In a Flash

‘Yesterday,’ reads the email, ‘we came up with the idea of the Twelve Days of Choc Lit Christmas.’ Then follows an invitation to get involved by writing a 500 word ‘Chrismassy and romantic’ short story. ASAP.

This is what my dad would have called a ‘free’ job and, as a carpenter, he was never short of people offering him work without payment. Writers too, I’ve noticed, get a lot of free jobs which we tend to accept if there’s any chance at all of increasing our ‘discoverability’ (what a word). The fact is there are an awful lot of authors out there pushing an awful lot of books and a glance at my royalty statement, which also happens to come in this week, tells me I could do with increasing my discoverability quite a lot.

It’s fortunate then that the rewards of writing, for me, are to do with that alchemy of creating something out of nothing; locations that seem real to me, characters I live with during the writing process and who often remain with me afterwards. The sheer sense of satisfaction that comes when all the pieces of the puzzle fall into place. And the feeling when readers enjoy what I’ve written is pretty special too.

So, flash fiction – where to begin? I’m not a great believer in writing rules – those ‘always’ and ‘never’ lists seem to crush originality and stifle unique voices, but I do think stories, however short, should have a structure. I’m terribly drawn to fixing ‘broken’ people in my writing so my structure is to do with taking that poor broken character, helping them find ways to overcome their problems and, hopefully, leaving them in a much happier place.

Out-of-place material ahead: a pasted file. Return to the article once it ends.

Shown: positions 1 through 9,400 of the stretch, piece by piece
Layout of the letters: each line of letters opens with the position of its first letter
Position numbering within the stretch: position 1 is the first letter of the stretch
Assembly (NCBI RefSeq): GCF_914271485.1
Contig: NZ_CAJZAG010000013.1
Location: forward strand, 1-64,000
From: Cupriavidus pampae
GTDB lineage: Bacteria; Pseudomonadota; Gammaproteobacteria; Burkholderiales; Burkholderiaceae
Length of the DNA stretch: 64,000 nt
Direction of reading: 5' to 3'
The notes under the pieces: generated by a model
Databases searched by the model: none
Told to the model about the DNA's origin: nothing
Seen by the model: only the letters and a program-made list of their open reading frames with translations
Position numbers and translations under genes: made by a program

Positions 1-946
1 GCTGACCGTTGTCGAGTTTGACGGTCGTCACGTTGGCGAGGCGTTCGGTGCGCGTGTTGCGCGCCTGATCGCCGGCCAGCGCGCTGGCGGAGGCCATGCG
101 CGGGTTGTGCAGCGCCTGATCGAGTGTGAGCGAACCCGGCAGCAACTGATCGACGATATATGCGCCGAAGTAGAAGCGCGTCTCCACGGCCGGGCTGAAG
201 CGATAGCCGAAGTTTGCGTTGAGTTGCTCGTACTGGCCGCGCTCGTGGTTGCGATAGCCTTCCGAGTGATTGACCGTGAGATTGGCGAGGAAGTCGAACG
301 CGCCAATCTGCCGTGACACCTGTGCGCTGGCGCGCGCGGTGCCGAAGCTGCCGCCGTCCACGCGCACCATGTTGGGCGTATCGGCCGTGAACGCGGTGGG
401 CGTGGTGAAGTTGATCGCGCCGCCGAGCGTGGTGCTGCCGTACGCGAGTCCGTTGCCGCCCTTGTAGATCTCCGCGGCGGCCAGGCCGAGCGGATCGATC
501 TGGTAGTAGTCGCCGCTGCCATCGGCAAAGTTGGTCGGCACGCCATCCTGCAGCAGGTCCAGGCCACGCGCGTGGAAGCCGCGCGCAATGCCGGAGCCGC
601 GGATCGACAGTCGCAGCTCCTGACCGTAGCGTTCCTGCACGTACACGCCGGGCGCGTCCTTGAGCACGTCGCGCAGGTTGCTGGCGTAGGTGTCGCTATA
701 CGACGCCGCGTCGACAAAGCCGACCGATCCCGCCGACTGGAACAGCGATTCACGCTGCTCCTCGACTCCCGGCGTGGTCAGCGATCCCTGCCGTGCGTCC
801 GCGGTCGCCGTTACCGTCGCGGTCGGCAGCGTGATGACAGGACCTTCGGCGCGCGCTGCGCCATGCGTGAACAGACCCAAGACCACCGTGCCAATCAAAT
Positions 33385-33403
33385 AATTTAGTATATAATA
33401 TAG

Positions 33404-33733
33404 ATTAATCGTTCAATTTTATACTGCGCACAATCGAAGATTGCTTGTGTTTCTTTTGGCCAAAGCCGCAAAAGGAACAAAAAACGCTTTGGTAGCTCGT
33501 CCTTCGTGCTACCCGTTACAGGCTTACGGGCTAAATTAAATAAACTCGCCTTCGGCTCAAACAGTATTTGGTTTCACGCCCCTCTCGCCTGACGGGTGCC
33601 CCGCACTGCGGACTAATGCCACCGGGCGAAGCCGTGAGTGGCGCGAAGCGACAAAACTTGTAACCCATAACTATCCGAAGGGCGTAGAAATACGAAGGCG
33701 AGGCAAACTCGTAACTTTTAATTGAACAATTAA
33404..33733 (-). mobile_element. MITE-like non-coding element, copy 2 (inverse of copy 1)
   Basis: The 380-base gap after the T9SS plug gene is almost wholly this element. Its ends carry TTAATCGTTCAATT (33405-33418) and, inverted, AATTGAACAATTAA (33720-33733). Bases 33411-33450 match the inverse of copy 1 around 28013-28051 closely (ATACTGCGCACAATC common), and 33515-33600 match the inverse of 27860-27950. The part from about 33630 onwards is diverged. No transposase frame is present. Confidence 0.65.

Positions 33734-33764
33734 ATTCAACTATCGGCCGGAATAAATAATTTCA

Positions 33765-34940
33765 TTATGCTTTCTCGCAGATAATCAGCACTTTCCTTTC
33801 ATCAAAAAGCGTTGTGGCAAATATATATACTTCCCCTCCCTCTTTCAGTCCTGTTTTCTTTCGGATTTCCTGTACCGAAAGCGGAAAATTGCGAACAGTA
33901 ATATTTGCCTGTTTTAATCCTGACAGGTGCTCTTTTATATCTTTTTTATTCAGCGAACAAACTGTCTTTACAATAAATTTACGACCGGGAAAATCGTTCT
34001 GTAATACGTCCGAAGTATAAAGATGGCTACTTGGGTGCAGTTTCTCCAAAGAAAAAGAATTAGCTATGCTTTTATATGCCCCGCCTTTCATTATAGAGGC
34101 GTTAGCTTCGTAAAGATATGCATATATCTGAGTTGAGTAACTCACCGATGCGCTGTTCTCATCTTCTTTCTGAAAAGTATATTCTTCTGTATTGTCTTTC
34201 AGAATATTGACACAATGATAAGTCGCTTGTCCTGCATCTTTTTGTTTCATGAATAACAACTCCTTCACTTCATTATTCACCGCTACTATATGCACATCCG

I also begin with a strong visual image in my mind’s eye, like a ‘still’ from a film. For my Choc Lit story it began with a shabby beach hut – probably composted from my recent visit to East Anglia – but also linked to Little Spitmarsh, the sleepy seaside town that features in Turning the Tide and Follow a Star. In this case the beach hut was being buffeted by an icy winter wind which set the Christmas lights in the town swinging on their strings.  It was getting dark… and suddenly there was Tansy, bright as a spark in her enveloping orange coat, but sad, apprehensive and pondering on her problem. Then I got my first line; ‘You couldn’t exactly divide a beach hut in half, could you? ’

You can read on and find out what Tansy did next in my short Christmas romance, Present Perfect – and receive a free short story for every one of the twelve days of Christmas - by signing up here.


Kathryn Freeman said…
Ooh, now I'm glad I signed up - looking forward to reading your 'flash'!!
Chris Stovell said…
Thanks, Kate... I just hope you enjoy it now. I've signed up for my treats too! Looking forwards to reading everyone's stories.
Pondside said…
I'm off to have a look. I'm slow.....but like the tortoise, I'm sure!
Flowerpot said…
I'm off to sign up now - sounds a great idea!
Chris Stovell said…
Pondside - anyone would think you had nothing to do ;) !!

It was great fun to do, Sue - and lovely to read the variations on a 500 word story.
Way cool! Some extremely valid points! I appreciate you writing this write-up plus the rest of the site is also really good..Clipping Path
Way cool! Some extremely valid points! I appreciate you writing this write-up plus the rest of the site is also really good.Clipping Path

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